Show simple item record

Dose coefficients for organ dosimetry in tomosynthesis imaging of adults and pediatrics across diverse protocols.

dc.contributor.author Sharma, Shobhit
dc.contributor.author Kapadia, Anuj
dc.contributor.author Ria, Francesco
dc.contributor.author Segars, W Paul
dc.contributor.author Samei, Ehsan
dc.date.accessioned 2022-06-15T16:48:09Z
dc.date.available 2022-06-15T16:48:09Z
dc.date.issued 2022-06-11
dc.identifier.issn 0094-2405
dc.identifier.issn 2473-4209
dc.identifier.uri https://hdl.handle.net/10161/25118
dc.description.abstract <h4>Purpose</h4>The gold-standard method for estimation of patient-specific organ doses in digital tomosynthesis (DT) requires protocol-specific Monte Carlo (MC) simulations of radiation transport in anatomically accurate computational phantoms. Although accurate, MC simulations are computationally expensive, leading to a turnaround time in the order of core hours for simulating a single exam. This limits their clinical utility. The purpose of this study is to overcome this limitation by utilizing patient- and protocol-specific MC simulations to develop a comprehensive database of air-kerma-normalized organ dose coefficients for a virtual population of adult and pediatric patient models over an expanded set of exam protocols in DT for retrospective and prospective estimation of radiation dose in clinical tomosynthesis.<h4>Materials and methods</h4>A clinically representative virtual population of 14 patient models was used, with pediatric models (M and F) at ages 1, 5, 10, and 15 and adult patient models (M and F) with BMIs at 10<sup>th</sup> , 50<sup>th</sup> , and 90<sup>th</sup> percentiles of the US population. A GPU-based MC simulation framework was used to simulate organ doses in the patient models, incorporating the scanner-specific configuration of a clinical DT system (VolumeRad, GE Healthcare, Waukesha, WI) and an expanded set of exam protocols including 21 distinct acquisition techniques for imaging a variety of anatomical regions (head and neck, thorax, spine, abdomen, and knee). Organ dose coefficients (h<sub>n</sub> ) were estimated by normalizing organ dose estimates to air kerma at 70 cm (X<sub>70cm</sub> ) from the source in the scout view. The corresponding coefficients for projection radiography were approximated using organ doses estimated for the scout view. The organ dose coefficients were further used to compute air-kerma-normalized patient-specific effective dose coefficients (K<sub>n</sub> ) for all combinations of patients and protocols, and a comparative analysis examining the variation of radiation burden across sex, age, and exam protocols in DT, and with projection radiography was performed.<h4>Results</h4>The database of organ dose coefficients (h<sub>n</sub> ) containing 294 distinct combinations of patients and exam protocols was developed and made publicly available. The values of K<sub>n</sub> were observed to produce estimates of effective dose in agreement with prior studies and consistent with magnitudes expected for pediatric and adult patients across the different exam protocols, with head and neck regions exhibiting relatively lower and thorax and C-spine (apsc, apcs) regions relatively higher magnitudes. The ratios (r = K<sub>n</sub> /K<sub>n,rad</sub> ) quantifying the differences air-kerma-normalized patient-specific effective doses between DT and projection radiography were centered around 1.0 for all exam protocols, with the exception of protocols covering the knee region (pawk, patk).<h4>Conclusions</h4>This study developed a database of organ dose coefficients for a virtual population of 14 adult and pediatric XCAT patient models over a set of 21 exam protocols in DT. Using empirical measurements of air kerma in the clinic, these organ dose coefficients enable practical retrospective and prospective patient-specific radiation dosimetry. The computation of air-kerma-normalized patient-specific effective doses further enable the comparison of radiation burden to the patient populations between protocols and between imaging modalities (e.g., DT and projection radiography), as presented in this study. This article is protected by copyright. All rights reserved.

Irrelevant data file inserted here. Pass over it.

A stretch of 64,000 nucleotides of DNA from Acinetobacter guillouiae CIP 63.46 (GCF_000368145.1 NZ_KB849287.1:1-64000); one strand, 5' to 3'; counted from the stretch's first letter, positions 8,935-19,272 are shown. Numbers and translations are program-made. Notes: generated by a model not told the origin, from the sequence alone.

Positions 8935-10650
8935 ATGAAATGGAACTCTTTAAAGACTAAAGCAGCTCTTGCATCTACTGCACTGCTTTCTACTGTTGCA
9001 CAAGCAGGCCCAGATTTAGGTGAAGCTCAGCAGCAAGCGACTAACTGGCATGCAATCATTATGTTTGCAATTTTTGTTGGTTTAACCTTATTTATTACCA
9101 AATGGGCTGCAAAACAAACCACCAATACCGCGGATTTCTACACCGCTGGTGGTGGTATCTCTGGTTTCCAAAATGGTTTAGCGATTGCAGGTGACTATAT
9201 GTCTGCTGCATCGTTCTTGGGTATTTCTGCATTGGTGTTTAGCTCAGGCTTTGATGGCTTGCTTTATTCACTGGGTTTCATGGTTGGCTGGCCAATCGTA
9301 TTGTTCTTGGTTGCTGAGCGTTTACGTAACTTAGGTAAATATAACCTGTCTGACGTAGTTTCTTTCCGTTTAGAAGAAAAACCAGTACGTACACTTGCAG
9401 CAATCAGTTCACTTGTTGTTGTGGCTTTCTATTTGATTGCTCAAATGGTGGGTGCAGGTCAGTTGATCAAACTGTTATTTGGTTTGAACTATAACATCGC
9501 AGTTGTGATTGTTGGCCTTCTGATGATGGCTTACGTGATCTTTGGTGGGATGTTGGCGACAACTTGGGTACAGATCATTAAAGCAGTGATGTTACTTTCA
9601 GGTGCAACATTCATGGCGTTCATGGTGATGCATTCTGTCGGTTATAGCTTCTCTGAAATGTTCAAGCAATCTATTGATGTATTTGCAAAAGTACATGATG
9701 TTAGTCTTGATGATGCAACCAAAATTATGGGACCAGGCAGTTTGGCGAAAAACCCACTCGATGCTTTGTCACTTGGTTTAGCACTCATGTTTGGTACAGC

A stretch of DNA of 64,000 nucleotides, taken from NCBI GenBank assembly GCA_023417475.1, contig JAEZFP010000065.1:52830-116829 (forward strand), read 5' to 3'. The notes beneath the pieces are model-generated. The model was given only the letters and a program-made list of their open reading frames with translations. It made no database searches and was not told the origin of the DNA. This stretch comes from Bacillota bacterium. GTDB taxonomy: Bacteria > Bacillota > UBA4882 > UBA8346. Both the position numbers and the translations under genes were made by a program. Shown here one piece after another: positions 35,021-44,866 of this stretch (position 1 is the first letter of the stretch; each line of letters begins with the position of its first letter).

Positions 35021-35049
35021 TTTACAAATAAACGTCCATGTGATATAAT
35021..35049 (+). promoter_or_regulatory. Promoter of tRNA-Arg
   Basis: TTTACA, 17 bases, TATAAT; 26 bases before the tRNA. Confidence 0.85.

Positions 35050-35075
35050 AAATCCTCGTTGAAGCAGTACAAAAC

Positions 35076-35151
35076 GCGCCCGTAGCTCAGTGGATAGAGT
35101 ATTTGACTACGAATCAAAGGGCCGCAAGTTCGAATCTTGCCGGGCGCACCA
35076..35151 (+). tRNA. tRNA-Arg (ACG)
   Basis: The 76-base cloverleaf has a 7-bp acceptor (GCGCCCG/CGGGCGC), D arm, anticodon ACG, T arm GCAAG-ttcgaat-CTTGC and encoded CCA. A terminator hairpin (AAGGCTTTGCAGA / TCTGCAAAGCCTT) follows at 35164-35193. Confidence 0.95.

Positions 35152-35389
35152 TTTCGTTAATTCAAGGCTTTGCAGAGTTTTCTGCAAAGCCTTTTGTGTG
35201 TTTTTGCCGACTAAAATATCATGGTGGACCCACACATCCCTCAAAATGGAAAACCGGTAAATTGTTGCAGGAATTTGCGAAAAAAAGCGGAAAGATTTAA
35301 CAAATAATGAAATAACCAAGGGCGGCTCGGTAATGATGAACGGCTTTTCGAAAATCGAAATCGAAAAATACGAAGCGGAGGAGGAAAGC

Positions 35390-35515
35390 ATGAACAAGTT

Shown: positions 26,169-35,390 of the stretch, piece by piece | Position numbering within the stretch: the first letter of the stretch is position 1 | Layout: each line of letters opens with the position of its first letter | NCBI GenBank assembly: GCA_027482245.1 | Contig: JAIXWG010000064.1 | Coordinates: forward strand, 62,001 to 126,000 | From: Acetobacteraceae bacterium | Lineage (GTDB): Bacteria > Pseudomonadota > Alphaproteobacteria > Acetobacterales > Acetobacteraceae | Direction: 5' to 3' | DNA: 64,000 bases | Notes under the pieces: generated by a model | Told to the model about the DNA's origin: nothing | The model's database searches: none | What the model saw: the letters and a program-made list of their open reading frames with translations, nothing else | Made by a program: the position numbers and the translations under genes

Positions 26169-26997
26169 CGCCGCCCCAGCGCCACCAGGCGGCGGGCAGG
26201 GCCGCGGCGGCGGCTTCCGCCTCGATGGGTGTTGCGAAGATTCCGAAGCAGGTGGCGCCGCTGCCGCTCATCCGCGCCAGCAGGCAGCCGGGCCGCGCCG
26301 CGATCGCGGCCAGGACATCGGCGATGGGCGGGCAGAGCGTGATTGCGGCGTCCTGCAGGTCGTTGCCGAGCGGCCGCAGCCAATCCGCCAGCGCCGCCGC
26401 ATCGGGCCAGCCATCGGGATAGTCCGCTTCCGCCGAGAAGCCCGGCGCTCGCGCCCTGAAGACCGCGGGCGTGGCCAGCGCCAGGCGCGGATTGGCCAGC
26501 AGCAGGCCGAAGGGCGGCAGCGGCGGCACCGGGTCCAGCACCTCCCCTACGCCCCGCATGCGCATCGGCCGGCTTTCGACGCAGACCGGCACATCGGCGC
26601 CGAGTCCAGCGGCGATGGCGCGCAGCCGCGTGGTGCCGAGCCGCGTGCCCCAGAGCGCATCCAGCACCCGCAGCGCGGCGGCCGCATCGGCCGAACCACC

dc.language eng
dc.publisher Wiley
dc.relation.ispartof Medical physics
dc.relation.isversionof 10.1002/mp.15798
dc.subject Task Group 321
dc.subject XCAT
dc.subject monte carlo
dc.subject patient specific
dc.subject radiation dosimetry & risk
dc.subject tomosynthesis
dc.title Dose coefficients for organ dosimetry in tomosynthesis imaging of adults and pediatrics across diverse protocols.
dc.type Journal article
duke.contributor.id Kapadia, Anuj|0295298
duke.contributor.id Ria, Francesco|0691782
duke.contributor.id Segars, W Paul|0287434
dc.date.updated 2022-06-15T16:48:08Z
pubs.organisational-group Duke
pubs.organisational-group School of Medicine
pubs.organisational-group Staff
pubs.organisational-group Clinical Science Departments
pubs.organisational-group Radiology
pubs.publication-status Published
duke.contributor.orcid Ria, Francesco|0000-0001-5902-7396


Files in this item

Thumbnail

This item appears in the following Collection(s)

Show simple item record